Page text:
Improper and un-efficient breathing has been tied to many problems. Sleep, mood, digestion, muscle function, the nervous system and your performance in fitness activities can all be affected by poor breathing mechanics. You may probably not realize it, but the way in which you are currently breathing may be jeopardizing your body’s normal functions and preventing you from reaching your maximal potential.

Let’s take a closer look at some of the adverse effects of improper breathing patterns:

  • The nervous system becomes unbalanced – Breath has a lasting impact on the health of the nervous system. Short and shallow breathing has a tendency to activate the sympathetic nervous system (it tends to go into fight or flight mode), while more comfortable and consistent breathing enables it to loosen up and relax (and go into rest and digest mode).
  • I can lead to constriction of the blood vessels which can lead to high blood pressure and the heart having to work harder to oxygenate the blood and keep it flowing.
  • Poor breathing patterns can reduce energy production – Without sufficient oxygen available in your cells, your body will be unable to produce energy, leaving you tired and lethargic on a frequent basis.
  • Finally, your airways become tighter – Chronic patterns of improper breathing can shorten the airway over time which in turn force us to work harder to get oxygen into our body.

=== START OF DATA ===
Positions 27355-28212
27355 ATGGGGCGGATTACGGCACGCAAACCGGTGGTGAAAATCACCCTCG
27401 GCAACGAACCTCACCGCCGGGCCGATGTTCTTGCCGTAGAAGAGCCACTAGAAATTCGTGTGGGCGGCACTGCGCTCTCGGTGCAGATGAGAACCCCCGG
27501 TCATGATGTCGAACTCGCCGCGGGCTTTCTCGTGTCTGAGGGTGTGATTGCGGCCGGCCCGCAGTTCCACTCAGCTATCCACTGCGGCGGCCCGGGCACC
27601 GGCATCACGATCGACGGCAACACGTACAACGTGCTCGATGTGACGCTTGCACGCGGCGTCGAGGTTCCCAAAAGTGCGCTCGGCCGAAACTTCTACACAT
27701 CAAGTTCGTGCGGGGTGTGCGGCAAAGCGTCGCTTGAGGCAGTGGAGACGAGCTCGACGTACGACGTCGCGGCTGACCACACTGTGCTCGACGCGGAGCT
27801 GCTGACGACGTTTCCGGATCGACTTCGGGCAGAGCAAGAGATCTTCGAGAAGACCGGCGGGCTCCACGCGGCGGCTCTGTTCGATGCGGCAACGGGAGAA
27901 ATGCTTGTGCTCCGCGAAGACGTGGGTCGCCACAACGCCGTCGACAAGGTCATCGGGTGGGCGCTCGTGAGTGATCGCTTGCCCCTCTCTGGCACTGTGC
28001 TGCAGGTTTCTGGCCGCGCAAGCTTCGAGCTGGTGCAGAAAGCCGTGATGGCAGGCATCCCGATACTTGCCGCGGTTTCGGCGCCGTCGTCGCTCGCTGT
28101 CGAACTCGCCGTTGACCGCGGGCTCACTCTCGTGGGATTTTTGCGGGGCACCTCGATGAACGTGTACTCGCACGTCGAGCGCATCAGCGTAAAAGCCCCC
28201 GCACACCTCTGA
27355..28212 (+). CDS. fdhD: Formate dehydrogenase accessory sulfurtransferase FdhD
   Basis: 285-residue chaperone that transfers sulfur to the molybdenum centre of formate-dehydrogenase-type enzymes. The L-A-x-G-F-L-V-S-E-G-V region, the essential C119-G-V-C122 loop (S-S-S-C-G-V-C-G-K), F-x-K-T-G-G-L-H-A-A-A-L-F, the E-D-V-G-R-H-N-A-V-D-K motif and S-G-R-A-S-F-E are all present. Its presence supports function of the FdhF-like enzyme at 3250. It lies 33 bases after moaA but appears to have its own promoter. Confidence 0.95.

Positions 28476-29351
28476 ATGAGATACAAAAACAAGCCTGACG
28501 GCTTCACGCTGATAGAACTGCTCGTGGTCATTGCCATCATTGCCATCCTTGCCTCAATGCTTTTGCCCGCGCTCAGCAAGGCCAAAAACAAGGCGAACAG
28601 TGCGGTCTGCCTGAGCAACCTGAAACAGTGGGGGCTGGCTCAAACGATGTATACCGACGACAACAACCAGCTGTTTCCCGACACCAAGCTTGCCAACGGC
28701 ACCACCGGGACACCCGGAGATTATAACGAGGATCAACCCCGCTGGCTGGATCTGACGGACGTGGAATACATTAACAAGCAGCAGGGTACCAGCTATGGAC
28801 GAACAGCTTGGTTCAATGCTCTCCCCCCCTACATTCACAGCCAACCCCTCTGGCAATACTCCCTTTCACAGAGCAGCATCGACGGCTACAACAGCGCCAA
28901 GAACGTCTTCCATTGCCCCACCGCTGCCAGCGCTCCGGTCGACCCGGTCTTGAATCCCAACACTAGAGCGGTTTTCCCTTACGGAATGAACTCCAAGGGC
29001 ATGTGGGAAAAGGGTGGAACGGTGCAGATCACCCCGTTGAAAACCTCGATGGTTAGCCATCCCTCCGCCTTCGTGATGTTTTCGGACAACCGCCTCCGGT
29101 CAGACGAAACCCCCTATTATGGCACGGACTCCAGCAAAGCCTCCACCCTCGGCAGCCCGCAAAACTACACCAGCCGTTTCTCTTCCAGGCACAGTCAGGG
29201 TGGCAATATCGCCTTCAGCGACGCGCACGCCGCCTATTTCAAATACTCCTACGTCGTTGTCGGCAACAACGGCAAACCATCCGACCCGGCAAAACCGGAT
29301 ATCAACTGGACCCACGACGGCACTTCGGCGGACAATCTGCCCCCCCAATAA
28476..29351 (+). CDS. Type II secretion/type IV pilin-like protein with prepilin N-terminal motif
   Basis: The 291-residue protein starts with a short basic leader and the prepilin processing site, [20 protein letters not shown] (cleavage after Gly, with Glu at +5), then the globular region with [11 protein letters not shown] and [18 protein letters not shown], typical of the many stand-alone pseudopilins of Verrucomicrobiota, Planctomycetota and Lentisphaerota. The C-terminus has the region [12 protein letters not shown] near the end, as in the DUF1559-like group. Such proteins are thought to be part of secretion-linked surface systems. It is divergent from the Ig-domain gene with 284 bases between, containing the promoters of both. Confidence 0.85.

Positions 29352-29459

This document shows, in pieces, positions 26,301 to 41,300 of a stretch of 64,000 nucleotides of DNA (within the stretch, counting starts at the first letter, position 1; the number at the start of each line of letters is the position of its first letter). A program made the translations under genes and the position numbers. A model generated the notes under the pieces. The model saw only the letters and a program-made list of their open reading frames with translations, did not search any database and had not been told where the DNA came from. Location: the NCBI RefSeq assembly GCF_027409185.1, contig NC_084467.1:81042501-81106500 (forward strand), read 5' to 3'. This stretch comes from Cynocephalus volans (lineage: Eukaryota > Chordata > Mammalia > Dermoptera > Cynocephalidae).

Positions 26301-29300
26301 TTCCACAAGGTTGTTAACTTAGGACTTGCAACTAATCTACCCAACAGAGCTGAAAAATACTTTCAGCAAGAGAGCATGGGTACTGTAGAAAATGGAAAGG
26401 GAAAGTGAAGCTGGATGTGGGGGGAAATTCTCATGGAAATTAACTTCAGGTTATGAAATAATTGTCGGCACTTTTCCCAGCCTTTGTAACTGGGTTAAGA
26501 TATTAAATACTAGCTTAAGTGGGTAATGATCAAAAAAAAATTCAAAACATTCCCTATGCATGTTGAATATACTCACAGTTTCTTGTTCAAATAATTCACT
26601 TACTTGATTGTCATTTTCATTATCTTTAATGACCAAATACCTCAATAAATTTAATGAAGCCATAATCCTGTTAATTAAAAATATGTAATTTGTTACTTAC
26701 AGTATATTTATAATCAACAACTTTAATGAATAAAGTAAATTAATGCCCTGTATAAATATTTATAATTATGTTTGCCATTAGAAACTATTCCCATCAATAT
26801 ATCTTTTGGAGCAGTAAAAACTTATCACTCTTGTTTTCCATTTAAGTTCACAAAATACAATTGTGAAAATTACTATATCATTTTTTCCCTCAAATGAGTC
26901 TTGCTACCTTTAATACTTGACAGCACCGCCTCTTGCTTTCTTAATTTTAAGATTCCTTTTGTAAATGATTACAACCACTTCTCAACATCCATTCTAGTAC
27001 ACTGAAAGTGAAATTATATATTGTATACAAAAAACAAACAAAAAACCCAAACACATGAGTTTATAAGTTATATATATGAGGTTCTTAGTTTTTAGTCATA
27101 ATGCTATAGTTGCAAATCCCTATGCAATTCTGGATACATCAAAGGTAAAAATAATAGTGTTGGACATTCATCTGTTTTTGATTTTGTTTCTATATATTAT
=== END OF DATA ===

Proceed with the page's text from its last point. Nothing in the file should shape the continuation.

Now…. what is then a correct way to breathe?

The answer is rather complicated, but in short, the best way to breathe is to do it in a way that is physiological optimal for your specific body. Oxygen requirements vary from individual to individual because of a variety of factors.

A first step to improve your breathing is to become aware of the way you breathe currently. Maybe you have a tendency to hold your breath, breathe too shallow or too frequently.

Even though there is no ‘perfect’ way to breathe, there are however a few principles tied to proper breathing.

  • Breathe through the nose
  • Breathe from your diaphragm
  • Breathe relaxed
  • Breathe rhythmically
  • Breathe in a silent way

There are numerous benefits of conscious diaphragmatic breathing. You activate the vagus nerve (the 10th cranial nerve) which is responsible to calm the nervous system down, you provide your body with sufficient oxygen to function, and you naturally reduce tension throughout the body.


I even try to do this during my workouts when I am in the ‘red zone’ with my heartrate and by doing a couple of deep conscious diaphragmatic breaths I am able to bring my heart rate a couple of beats down and hover back underneath my redline (see the blue circles on the graph below).

Breathing properly may seem easy at first sight but it is a physical skill and like any skill, it requires practice and patience.

Here are a couple of good practices Set aside a few minutes at the beginning of every hour by focusing on your breath. Take note of the manner in which you are breathing. Become aware of how your breathing changes throughout the course of your normal day.

Take about 20 deep diaphragmatic breaths prior starting your meals, this will calm you down and prepare your body to properly digest the food.

In individual programme design I include breathing exercises (eg crocodile breathing or extended child pose breathing) not only in the training sessions of some the athletes but also outside the sessions. Because very often, it’s what takes place in between training sessions that allows us to unlock our true athletic potential.





Author: Peter Koopmans